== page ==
If you are considering acid etching, the first step is to ensure the floor is wet. The acid will eat too far into the concrete if it is not wet and will change the appearance of the concrete. 

Spray the floor with a garden hose to wet the concrete, but do not create any puddles.

Mix one part of muriatic acid with three parts of water. Typically speaking, a quarter-gallon of muriatic acid is enough to cover an area of four to six square meters when properly diluted. Make sure to add the acid to the water instead of adding water to the acid. This prevents incidents of acid splashing back onto your skin and causing injury.

Once mixed, use a plastic watering can to distribute the solution evenly over the area. After applying the acid, wait between 10 and 15 minutes for the acid to eat into the concrete. After the floor has been etched, rinse off the floor three times to remove the acid from the concrete. Let the floor dry overnight before applying your resin epoxy.

3. Mix the Resins

    Now, it’s time to create the epoxy or polyaspartic mixture. Epoxy flooring usually comes in two parts: a base component and a hardener. You need to open the base and hardener components and mix them independently before adding them together in the larger container. With some products, the container will not be big enough, so we suggest having a clean bucket at hand.

    Thoroughly mix the two components together (proportionally according to the directions supplied) using a mixing paddle attached to an electric high-speed drill. Do this for a minimum of two minutes and until the mixture is streak-free and all one color.

    You should not leave the coating in the container but instead transfer it to a large roller tray, ready for rolling. Some people prefer to pour the coating directly onto the slab and roller from there.   

    Polyaspartic coatings, on the other hand, are made of a combination of resins, catalysts, thickeners, and other additives. This allows polyaspartic coatings to cure in as little as 1 to 2 hours, but it also means that the mixing process is much more complex. 

    4. Apply the Coating

    After creating your mixture, the next step is to apply it to the surface in question. It’s critical that you follow the manufacturer’s directions as closely as possible, but we generally recommend a cross-rolling method or something similar. 

    The cross-rolling method involves moving your roller vertically (front to back) and then horizontally (left to right). The trick is only coating your roller once per cross-rolling section for a smooth, even coat while eliminating any bubbles.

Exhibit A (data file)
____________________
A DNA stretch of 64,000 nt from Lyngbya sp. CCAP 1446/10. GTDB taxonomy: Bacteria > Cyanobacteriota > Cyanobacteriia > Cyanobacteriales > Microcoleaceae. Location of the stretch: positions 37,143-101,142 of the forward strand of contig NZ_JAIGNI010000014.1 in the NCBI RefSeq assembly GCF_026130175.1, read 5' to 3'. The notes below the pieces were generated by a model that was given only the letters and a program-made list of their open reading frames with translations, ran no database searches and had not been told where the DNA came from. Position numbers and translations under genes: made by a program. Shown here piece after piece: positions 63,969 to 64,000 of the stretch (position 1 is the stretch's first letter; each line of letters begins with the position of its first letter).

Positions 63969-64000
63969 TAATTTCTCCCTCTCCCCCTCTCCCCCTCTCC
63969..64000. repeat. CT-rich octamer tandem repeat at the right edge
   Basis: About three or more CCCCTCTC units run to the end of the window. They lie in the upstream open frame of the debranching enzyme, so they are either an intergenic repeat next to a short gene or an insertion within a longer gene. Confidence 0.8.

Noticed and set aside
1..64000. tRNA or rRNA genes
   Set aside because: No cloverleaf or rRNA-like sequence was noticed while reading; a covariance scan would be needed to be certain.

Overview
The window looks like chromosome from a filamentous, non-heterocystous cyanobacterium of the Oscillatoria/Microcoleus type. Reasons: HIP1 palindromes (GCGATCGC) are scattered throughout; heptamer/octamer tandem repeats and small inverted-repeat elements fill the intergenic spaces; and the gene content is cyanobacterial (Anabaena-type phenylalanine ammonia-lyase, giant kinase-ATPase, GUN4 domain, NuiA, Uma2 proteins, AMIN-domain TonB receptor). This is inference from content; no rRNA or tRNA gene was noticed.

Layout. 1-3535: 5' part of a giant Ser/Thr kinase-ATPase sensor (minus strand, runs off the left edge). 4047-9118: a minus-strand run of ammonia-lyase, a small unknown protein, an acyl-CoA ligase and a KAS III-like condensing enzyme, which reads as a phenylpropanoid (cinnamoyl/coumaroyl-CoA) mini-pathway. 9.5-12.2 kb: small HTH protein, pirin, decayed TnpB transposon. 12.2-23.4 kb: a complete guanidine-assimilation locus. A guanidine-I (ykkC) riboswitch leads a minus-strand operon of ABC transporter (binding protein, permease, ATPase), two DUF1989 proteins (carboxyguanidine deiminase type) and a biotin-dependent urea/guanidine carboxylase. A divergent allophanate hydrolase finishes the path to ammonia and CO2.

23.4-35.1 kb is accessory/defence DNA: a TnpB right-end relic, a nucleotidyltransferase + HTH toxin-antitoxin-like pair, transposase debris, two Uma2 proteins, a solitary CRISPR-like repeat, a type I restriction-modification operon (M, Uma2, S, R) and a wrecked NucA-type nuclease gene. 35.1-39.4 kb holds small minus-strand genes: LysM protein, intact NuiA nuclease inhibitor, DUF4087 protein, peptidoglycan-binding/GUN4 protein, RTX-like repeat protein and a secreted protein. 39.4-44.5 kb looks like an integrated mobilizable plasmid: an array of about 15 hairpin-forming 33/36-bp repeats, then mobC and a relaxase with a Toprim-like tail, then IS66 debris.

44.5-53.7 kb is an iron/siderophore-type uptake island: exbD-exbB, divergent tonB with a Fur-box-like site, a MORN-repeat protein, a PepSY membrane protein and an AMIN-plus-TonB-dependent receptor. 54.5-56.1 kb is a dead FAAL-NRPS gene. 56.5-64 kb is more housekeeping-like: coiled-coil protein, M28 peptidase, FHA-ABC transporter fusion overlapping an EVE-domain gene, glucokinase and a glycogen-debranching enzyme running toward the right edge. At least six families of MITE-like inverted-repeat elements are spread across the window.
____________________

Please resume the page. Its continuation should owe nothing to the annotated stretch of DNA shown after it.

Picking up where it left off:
Do note that once you’ve made the mixture of epoxy or polyaspartic coating, you’ll only have about 30-45 minutes to apply it to the surface before it becomes unusable. 

    5. Apply Additives (As Necessary)

    After applying the first coat, this is the time to incorporate any desired additives. Chips for decorative or anti-slip purposes are a common addition to epoxy and polyaspartic coatings, and they need to be added at this time while the first coat is still wet. 

    Add as many chips as the wet coating can hold, wait for it to cure, then scrape and vacuum up any remaining loose chips. 

    If you do decide to add chips, you’ll also need to scrape and sand down any rough spots that remain in order to prepare the surface for the top coat. 

    6. Apply the Second Coat

    In a similar fashion to the first coat, a second coat will need to be applied. This layer works as a glossy, protective overcoat to help the flooring resist wear and tear. 

    Once again, ensure that this coat is spread evenly with a good rolling technique and a squeegee for fine details. 

    7. Sit Back and Relax (And Clean Up)

    Once you’ve finished applying the second coat, your new floor must be given enough time to cure (harden) before any type of use. This process will usually take a few hours to several days, depending on the product you decided upon originally, along with environmental conditions. Polyaspartic coatings will cure much faster than epoxy—generally in as little as 24 hours. Epoxy floors, on the other hand, can take up to a week to cure in most climates.

    As a rule of thumb, even though your floor may be dry and ready to walk on before it is fully cured, it's best to avoid driving or parking vehicles or placing heavy furniture on the surface until the curing process is complete. This will help you avoid any unwanted impressions and defects on your new floor.

    Yikes, That's a Lot of Work!

    This article is meant to be an overview of how epoxy and polyaspartic floors are installed. Installing these flooring types is much more complicated than most people know, and while you can do it alone, you don’t have to (and shouldn't if you want a high-quality result). 

    From preparing your floor to mixing the new coating, there’s much to be aware of. But whether you’re in Colorado Springs, Denver, Northern Colorado, or beyond, our team is here for you. Keep peace of mind that your floors will be installed to the highest professional quality and standards by contacting the experts at Epoxy Colorado today!